As tourism revives in Zanzibar, the island offers its visitors an almost private experience for less money than you'd imagine.
Mohamed climbs up the boat, pops open his Kilimanjaro beer and moves us aside: “Be careful, we are going to pull the spritsail up”. As we start sailing, the last rays of sunlight are fading and scarlet tones grab hold of the sky.
They say sunsets are breathtaking in Zanzibar, Tanzania’s tropical archipelago, but what they don’t tell you is that it's also a party island.
The crew starts playing the bongos, Mohamed shakes the maracas and everyone starts singing a typical Tanzanian song:
Jambo, Jambo bwana, (Hello, Hello sir)
Wageni, Wakaribishwa (Visitors are welcome),
Zanzibar yetu, Hakuna Matata. (To Zanzibar, Hakuna Matata)
There are a couple of Romanians dancing with Burundians, a shirtless banker from Ghana amazed at two Spaniards who are showing him some flamenco moves, and two arrhythmic Indians, clapping while watching the scene.
The atmosphere on the boat is so light and refreshing, we almost forget the pandemic altogether. In fact, there have been no restrictions on the island for the whole of the pandemic, with not a single rule laid down by the government.
So if you’re looking to escape the COVID-19 pandemic, is Zanzibar the place to go?
How to visit Zanzibar on a budget
While five star hotels can cost up to €300 per night in Zanzibar, we managed to find a €40 (per night) bungalow through Airbnb.
Return flights from Barcelona to the island were €600 per person. Bringing the total to just over €800 for ten days in paradise.
We couldn't have asked for a better location. Our apartment sat on the shore of a blindingly white beach with turquoise waters, on a quiet stretch of Zanzibar’s east coast called Jambiani. The area is one of the few unexploited coastlines on the island.
“In a couple of years, Jambiani will look like just another popular beach such as Kendwa and Nungwi in the north of the island," says Ovidiu Bernicu, who is building tourist apartments in this area, after travelling back and forth to Zanzibar for over a decade.
The beauty of Jambiani beach
For now though, there are just a few small fishing boats and a group of Maasai men with their ‘pole pole’ (which means’ slowly’ in Swahili) market, full of traditional beaded bracelets and handmade wooden souvenirs.
The beach was well beyond our expectations.
The first morning we woke up to a low tide, the sea having retreated more than a kilometre away from the shore. At night, the waves were banging the rocks that surrounded our bungalow.
The beach's coral barrier plays with the sea, pushing it in and out. This unique phenomenon takes place three times a day, leaving surprised fish strewn along the sand, searching for survival. During our stay we found starfish trapped under the sand, and placed them in one of the few remaining puddles of seawater.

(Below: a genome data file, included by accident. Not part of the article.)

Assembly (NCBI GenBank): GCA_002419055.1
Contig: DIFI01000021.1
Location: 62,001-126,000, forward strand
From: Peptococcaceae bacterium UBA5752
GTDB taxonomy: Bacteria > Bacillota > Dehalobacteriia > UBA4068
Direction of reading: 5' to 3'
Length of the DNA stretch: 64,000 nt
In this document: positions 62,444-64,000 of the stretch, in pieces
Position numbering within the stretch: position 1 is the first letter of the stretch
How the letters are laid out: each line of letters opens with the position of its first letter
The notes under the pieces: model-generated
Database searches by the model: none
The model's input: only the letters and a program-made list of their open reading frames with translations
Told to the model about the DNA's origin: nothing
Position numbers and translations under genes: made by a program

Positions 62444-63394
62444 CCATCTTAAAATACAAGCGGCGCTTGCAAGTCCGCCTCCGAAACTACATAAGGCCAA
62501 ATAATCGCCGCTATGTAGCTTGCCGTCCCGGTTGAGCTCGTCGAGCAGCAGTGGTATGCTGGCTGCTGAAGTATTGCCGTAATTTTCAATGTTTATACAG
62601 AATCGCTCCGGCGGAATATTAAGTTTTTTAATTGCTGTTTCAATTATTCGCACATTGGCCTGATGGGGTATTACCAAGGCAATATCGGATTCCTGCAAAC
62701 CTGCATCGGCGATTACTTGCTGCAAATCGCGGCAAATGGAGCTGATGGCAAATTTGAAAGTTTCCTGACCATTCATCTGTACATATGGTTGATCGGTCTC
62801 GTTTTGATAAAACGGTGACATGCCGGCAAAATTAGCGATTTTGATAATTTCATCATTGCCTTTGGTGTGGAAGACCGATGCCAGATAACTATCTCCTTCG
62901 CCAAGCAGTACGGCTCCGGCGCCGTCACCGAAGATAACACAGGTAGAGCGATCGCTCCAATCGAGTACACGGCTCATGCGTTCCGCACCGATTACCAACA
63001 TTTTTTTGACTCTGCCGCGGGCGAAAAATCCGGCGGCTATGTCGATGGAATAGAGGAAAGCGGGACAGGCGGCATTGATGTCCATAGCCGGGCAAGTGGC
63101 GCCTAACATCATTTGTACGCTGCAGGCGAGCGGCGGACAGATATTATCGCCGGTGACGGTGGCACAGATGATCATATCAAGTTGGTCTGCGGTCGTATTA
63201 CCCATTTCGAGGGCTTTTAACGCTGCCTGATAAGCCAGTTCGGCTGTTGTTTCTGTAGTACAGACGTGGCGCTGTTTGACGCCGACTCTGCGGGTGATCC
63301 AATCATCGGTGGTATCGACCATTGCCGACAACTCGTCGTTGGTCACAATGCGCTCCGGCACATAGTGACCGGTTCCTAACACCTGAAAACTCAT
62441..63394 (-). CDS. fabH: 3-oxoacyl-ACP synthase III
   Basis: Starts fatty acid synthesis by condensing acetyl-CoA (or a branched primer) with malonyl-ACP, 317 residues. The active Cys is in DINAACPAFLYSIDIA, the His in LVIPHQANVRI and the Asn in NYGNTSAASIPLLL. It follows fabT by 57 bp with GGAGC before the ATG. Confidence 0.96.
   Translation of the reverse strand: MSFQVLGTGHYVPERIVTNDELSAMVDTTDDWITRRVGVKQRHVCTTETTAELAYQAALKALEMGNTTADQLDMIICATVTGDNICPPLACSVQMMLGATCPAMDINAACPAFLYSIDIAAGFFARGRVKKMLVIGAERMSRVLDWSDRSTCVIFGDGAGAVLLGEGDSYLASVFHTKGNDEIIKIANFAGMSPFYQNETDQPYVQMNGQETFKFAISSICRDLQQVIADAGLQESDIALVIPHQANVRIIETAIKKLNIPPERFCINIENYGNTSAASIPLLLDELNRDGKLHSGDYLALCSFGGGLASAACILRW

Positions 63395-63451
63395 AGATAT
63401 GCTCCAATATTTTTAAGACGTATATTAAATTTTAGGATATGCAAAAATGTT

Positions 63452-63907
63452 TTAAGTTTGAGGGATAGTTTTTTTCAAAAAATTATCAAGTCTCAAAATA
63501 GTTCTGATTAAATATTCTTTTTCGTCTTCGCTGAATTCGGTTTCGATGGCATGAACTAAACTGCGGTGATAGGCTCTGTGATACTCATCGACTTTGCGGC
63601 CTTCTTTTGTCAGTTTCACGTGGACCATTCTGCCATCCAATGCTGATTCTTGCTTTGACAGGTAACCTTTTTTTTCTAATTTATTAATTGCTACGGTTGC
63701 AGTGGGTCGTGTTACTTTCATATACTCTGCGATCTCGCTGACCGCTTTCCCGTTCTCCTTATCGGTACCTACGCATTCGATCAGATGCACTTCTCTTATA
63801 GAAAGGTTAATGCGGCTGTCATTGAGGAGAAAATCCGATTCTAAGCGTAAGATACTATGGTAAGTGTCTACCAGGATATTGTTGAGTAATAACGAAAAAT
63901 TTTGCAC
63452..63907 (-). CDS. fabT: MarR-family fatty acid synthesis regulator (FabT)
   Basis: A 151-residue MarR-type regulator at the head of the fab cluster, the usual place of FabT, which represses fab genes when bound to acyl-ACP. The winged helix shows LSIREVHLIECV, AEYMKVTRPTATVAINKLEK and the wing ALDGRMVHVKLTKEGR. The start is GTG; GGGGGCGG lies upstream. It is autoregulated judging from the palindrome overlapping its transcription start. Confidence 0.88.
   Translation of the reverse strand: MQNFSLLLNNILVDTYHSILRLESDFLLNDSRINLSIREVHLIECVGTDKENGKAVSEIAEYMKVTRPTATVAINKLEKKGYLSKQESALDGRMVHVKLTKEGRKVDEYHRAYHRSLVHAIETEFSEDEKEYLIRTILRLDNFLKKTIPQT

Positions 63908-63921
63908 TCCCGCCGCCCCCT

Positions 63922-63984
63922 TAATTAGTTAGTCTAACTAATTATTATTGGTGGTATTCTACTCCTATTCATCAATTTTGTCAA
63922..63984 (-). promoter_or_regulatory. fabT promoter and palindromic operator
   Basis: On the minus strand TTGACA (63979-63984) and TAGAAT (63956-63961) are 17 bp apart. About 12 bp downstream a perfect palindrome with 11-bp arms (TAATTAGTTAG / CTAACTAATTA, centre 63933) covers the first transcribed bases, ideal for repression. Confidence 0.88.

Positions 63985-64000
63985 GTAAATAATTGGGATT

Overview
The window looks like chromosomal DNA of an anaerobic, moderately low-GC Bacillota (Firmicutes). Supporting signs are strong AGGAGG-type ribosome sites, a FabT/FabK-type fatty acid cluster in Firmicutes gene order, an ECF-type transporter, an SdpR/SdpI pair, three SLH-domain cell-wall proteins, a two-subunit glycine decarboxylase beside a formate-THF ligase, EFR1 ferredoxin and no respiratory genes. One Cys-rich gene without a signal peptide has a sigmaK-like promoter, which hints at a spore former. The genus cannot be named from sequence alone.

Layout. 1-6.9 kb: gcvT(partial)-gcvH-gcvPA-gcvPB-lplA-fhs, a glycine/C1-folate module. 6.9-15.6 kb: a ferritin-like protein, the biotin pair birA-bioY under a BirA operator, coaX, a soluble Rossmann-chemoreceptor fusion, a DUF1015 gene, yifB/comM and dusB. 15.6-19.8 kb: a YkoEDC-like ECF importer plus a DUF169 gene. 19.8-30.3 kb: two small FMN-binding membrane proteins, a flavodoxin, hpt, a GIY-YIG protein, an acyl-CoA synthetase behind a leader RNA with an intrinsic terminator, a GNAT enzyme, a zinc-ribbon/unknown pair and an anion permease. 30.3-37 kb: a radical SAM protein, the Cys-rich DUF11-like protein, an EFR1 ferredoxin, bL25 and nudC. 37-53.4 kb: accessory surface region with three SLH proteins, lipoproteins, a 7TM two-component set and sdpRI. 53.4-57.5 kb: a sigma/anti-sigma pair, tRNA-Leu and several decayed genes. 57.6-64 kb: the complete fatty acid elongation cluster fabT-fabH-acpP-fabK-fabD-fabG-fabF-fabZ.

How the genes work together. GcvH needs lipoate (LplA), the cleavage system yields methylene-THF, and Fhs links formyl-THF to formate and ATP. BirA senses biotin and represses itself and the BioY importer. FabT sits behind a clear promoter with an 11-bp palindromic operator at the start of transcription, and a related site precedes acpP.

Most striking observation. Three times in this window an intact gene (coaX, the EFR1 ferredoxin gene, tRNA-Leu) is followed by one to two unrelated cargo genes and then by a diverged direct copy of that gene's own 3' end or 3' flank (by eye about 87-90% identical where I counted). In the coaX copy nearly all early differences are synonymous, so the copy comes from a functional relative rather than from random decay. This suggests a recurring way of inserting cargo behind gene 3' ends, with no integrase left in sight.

For anyone who enjoys long walks by the sea, this is the perfect setting. You can feel the breeze of the Indian Ocean on your face, without having to wear a mask.
Is Zanzibar really free from COVID-19?
"There's no corona in Zanzibar. We’ve been praying a lot to keep the island COVID-free" says Simba, the owner of Coco Jambo, a restaurant serving local food in the middle of one of Zanzibar’s best beaches.
Many locals share Simba’s belief, but it is sadly far from reality. Although Tanzania’s mainland has the majority of the country's cases, the archipelago has officially registered 876 cases this summer.
“We’ve seen a rise in COVID cases lately, but Zanzibar can go two months without a single positive case”, declares Doctor Said. It's difficult to find anyone concerned about the virus, even tourists from hard-hit countries ditch their masks as soon as they land on the island.
For over a year, Tanzania denied the existence of the pandemic. Former president John Magufuli was a negationist - a person who denies or refutes something - and in his speeches he assured Tanzanians that praying made the virus go away.
Although he died in March 2021, unofficially due to COVID-19, his words are still deeply rooted in society. Samia Suluhu Hassan, the new president, is having trouble undoing his legacy.
Coping with COVID-19 uncertainties
New coronavirus measures, which have been implemented recently in Tanzania, have led to uncertain official information. For instance, Tanzanian authorities require tourists to show a negative test, at least 72 hours before departing the country, but cannot guarantee your results will be ready in time for your flight.
In the end, if you are a tourist, you will have to pay between €80 and €120, and after specifying the day of your flight, they will make sure you get your certificate in time.
During our stay we didn’t have any problems, but some visitors have encountered difficulties. Florin Bernicu, a Romanian tourist, found out that the hospital had mixed his given name with his wife’s, generating just one negative certificate under an invalid name.
After showing their ID cards and explaining the error, hospital staff said: “Don’t worry” before going to the printing room and returning with two identical certificates, adding “Now you have two”.